Miguel Perez is a 20-year-old Wisconsin resident and student at the University of Minnesota pursuing a liberal arts degree. In his free time, Perez enjoys drawing, hiking and visiting his hometown.
In May 2020, much of that changed. Perez, a member of the Wisconsin National Guard, was suddenly relocated to Madison to aid Governor Evers’ response to the coronavirus pandemic. The Guard, tasked with assisting medical professionals, began calling and delivering testing results to citizens who have been tested for COVID-19. Perez became a part of that mission.
“I think being bilingual, and having actual language capabilities is really helpful, otherwise I’d be out in the sun in a hazmat suit, sticking q-tips in peoples’ noses,” Perez said. “So now I get to be here in Madison making calls to people all over Wisconsin.”
The Wisconsin National Guard and the Wisconsin Department of Health Services have been driven to utilize and improve community-based testing sites in the effort to meet Evers’ goals of testing a third of Wisconsin residents — almost three million people. Madison, home of the Alliant Energy Center testing site, became a key location for streamlining the state’s COVID-19 testing process.
Perez was specifically assigned to contact people who were tested for COVID-19, verify their medical information and give them their results.
Most results are negative. Still, Perez has delivered the news to many who tested positive.
“I think in my personal experience, while still trying to be as professional as possible…It’s still kind of devastating…It’s fine. It’s not fun. It’s just really crappy news,” Perez stated.
In addition to addressing language barriers, Perez has often dealt with citizens who believed the calls were scams.
“There’s been times where I was told, ‘Go to hell,’” Perez recalled. “I did have one guy who was very upset that I called him on a Sunday morning. He asked me, ‘Do you know what day it is?’ Absolutely, I do. I woke up to do this. I’d like it to not be this day, but it is. Anyways, he didn’t want his testing information.”
While Perez’s original orders were to travel around the state collecting samples, he’s found a place in Madison contacting and delivering information to citizens in their primary language. He found that many Hispanic workers in blue-collar jobs are often required by their workplace to be tested for COVID-19, which is easier when testing sites and call centers are staffed with Spanish speakers.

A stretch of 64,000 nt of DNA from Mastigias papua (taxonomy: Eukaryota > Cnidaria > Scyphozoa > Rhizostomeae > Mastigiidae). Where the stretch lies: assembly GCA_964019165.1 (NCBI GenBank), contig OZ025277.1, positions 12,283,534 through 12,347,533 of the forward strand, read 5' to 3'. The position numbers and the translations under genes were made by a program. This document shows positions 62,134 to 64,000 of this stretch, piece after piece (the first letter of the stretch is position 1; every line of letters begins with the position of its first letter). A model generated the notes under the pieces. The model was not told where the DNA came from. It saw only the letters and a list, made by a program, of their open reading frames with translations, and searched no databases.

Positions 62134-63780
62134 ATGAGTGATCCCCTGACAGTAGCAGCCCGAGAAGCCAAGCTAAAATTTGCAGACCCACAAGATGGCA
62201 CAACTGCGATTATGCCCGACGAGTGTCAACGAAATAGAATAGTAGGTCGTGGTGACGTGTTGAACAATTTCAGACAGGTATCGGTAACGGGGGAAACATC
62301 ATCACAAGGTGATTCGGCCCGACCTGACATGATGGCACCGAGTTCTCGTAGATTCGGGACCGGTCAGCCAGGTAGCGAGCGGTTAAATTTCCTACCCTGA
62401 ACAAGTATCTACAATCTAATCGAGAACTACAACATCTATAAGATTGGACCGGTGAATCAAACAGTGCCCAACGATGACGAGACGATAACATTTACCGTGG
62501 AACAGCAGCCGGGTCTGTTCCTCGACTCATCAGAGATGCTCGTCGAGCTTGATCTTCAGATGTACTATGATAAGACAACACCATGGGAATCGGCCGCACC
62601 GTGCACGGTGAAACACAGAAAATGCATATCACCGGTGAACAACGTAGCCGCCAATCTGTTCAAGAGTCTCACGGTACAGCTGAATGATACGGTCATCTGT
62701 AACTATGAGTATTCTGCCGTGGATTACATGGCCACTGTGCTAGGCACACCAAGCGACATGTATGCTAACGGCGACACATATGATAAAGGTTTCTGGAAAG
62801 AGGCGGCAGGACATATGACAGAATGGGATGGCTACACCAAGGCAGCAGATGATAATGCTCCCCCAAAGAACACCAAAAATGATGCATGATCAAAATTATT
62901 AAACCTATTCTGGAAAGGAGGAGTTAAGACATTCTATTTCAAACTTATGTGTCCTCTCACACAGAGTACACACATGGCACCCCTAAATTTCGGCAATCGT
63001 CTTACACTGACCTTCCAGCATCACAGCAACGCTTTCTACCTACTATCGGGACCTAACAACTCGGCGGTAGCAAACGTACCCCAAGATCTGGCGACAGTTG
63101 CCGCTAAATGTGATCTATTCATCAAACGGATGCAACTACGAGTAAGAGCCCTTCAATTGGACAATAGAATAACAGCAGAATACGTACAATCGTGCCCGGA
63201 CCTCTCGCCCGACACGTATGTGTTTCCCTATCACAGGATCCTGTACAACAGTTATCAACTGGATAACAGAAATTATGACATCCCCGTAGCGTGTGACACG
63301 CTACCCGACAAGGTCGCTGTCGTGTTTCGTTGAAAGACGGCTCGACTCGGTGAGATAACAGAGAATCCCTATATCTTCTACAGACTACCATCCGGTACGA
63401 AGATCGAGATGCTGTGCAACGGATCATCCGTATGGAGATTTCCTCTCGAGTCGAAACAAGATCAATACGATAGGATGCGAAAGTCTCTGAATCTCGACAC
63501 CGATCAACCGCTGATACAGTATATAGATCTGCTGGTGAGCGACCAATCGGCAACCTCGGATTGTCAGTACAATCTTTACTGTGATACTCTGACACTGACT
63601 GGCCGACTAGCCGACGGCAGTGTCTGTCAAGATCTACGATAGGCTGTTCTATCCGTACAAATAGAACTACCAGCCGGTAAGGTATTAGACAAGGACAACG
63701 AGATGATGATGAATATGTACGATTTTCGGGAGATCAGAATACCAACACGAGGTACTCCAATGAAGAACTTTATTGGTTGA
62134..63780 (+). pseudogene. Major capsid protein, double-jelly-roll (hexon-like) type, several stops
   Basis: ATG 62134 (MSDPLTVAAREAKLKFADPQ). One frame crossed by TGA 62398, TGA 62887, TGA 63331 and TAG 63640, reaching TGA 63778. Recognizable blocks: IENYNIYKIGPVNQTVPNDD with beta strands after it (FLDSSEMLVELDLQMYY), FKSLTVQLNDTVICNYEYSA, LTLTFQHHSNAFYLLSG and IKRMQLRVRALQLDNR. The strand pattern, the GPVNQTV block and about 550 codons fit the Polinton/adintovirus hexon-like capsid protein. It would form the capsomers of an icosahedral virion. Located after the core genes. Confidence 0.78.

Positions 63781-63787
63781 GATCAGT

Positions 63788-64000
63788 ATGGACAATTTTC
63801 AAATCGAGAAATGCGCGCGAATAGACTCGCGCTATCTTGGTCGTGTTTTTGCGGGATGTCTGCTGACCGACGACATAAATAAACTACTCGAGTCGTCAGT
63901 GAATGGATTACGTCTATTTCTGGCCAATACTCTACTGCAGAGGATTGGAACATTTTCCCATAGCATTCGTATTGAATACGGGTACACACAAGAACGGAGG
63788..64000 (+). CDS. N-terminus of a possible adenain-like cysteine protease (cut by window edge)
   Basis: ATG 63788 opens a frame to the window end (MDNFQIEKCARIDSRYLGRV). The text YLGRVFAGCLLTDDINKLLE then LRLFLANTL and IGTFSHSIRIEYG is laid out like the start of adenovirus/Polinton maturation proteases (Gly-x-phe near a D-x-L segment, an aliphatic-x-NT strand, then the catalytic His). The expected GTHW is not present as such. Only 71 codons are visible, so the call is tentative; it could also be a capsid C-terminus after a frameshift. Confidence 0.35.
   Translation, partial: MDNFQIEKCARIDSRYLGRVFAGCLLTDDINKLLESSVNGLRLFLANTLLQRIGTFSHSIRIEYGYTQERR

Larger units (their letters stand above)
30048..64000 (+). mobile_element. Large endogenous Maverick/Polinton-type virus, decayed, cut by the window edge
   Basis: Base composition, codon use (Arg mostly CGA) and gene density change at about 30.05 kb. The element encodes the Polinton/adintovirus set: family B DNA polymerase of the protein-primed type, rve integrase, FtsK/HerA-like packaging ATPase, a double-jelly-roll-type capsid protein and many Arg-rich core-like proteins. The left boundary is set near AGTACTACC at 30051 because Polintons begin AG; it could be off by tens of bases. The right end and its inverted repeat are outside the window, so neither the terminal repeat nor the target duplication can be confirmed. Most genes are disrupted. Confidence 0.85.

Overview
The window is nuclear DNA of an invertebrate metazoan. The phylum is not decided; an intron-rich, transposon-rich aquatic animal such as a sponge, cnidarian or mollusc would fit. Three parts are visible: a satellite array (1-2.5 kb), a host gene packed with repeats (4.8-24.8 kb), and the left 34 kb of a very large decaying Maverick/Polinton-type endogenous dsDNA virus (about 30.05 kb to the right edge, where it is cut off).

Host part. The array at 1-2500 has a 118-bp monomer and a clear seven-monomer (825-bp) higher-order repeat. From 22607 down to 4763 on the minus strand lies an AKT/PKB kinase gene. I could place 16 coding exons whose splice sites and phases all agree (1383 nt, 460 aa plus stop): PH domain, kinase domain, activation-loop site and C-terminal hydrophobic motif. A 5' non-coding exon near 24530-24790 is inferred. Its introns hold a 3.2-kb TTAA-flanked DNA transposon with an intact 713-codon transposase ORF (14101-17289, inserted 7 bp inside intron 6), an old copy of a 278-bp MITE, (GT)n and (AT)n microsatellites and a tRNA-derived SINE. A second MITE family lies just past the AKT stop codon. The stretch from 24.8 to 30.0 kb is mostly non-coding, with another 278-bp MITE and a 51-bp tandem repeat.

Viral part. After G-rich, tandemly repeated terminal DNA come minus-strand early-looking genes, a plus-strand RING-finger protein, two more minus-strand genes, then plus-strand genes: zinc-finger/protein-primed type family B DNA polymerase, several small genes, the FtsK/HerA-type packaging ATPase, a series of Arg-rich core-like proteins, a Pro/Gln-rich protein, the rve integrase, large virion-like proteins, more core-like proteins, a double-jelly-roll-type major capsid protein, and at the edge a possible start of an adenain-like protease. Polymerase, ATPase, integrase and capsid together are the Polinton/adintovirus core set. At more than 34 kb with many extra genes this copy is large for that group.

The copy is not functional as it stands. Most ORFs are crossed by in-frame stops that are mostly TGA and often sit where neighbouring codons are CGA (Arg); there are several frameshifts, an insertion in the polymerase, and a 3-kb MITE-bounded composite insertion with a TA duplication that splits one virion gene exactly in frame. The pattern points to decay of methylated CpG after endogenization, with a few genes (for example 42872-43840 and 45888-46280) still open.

Perez notes that while a majority of the translators speak Spanish, the center is also staffed with a German speaker, a Mandarin speaker and Hmong speakers.
“I handle a majority of Spanish calls,” Perez said. “I see, especially with older adults that are my parents’ age, I understand their thought process about, perhaps, an uncertainty about what this means for them. I can’t help not hearing my mom when they answer the phone, so I make sure they are following proper precautions and being as safe as they can.”
In addition to stationing guardsmen who speak multiple languages, the Wisconsin National Guard has rolled out an online registration platform for citizens to access prior to being tested, allowing for the collection of patient data. The program, titled the Dynamics Testing and Registration Application, also known as COVID Connect, was piloted at the Alliant Energy Center testing site.
“The biggest effects are a faster testing process, allowing for a higher throughput at the point of collection, data accuracy, and faster result notifications for the individuals being tested,” Maj. Russel Simonis, the officer in charge of the Wisconsin National Guard’s specimen collection team, said.
Still, while the Alliant Energy Center has been an increasingly successful community testing site, testing thousands of people every day, it may close down this fall without a continuation in federal funding.
“The scary thing is, a lot of people have stopped hearing about positive COVID cases, and assume that the cases per day have gone down, but they’ve just plateaued,” Perez stated. “It makes me anxious to see things open up again. I’m nervous for the future.”
Perez echoed guidelines from the Wisconsin Department of Health Services and Public Health Madison & Dane County, stating that citizens should continue to wear masks, socially distance and most importantly, continue to get tested.
“In some sort of weird cynical way, I think about job security, which I would rather not have. I’d rather I had no job and have people be healthy and safe than having to call them and tell them the good or bad news. I’m just trying to do my part.” Perez reflects.
The Alliant Energy Center testing site is expected to remain open until at least Aug. 31.
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